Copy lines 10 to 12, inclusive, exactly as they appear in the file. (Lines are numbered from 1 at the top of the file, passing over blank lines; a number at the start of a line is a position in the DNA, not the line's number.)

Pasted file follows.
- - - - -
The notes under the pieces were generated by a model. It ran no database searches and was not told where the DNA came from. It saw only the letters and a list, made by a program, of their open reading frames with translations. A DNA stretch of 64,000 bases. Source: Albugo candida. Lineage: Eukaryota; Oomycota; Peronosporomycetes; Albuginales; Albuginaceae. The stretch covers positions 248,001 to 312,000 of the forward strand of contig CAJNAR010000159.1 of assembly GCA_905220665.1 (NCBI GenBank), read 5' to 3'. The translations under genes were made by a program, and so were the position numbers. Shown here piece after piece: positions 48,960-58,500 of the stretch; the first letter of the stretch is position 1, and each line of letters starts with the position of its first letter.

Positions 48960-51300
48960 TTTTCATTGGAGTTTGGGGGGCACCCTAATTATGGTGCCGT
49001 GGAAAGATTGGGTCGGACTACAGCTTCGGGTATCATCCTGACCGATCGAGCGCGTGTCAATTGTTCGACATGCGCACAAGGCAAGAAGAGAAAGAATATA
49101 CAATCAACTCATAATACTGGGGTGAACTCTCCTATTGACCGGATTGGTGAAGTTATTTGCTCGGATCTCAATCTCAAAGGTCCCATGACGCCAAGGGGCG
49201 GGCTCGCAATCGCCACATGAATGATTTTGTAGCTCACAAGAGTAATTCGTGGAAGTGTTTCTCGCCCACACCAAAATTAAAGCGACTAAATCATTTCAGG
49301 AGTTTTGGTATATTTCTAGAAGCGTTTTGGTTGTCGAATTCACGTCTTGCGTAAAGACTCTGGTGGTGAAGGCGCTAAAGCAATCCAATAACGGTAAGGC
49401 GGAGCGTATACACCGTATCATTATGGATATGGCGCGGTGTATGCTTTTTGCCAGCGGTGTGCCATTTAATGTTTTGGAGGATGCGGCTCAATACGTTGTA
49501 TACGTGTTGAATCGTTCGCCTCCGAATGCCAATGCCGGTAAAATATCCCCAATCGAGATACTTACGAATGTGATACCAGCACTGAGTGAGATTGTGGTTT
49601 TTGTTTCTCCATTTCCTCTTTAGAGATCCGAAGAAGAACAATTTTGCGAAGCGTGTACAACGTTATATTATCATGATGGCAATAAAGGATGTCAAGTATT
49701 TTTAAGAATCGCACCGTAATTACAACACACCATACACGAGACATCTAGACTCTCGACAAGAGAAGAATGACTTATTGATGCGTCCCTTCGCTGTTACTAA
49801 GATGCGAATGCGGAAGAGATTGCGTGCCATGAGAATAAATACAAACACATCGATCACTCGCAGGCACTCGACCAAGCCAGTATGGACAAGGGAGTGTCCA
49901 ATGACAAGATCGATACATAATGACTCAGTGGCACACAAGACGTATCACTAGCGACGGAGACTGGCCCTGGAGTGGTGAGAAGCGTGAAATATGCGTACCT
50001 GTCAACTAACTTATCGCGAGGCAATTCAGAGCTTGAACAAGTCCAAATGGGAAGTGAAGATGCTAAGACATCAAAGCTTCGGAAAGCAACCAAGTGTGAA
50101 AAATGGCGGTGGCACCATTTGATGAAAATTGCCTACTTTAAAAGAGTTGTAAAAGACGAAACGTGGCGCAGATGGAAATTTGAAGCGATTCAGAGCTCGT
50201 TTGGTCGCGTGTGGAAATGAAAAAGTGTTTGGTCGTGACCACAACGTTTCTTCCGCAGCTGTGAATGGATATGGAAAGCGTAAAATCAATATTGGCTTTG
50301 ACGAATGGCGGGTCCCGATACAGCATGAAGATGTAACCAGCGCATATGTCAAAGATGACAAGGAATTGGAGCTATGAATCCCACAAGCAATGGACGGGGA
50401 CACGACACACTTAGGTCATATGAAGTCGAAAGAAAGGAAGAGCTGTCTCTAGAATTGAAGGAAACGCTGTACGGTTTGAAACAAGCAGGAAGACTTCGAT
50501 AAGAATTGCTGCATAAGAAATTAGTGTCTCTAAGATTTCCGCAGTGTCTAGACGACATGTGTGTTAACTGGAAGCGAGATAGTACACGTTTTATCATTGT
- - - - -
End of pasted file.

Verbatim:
49601 TTGTTTCTCCATTTCCTCTTTAGAGATCCGAAGAAGAACAATTTTGCGAAGCGTGTACAACGTTATATTATCATGATGGCAATAAAGGATGTCAAGTATT
49701 TTTAAGAATCGCACCGTAATTACAACACACCATACACGAGACATCTAGACTCTCGACAAGAGAAGAATGACTTATTGATGCGTCCCTTCGCTGTTACTAA
49801 GATGCGAATGCGGAAGAGATTGCGTGCCATGAGAATAAATACAAACACATCGATCACTCGCAGGCACTCGACCAAGCCAGTATGGACAAGGGAGTGTCCA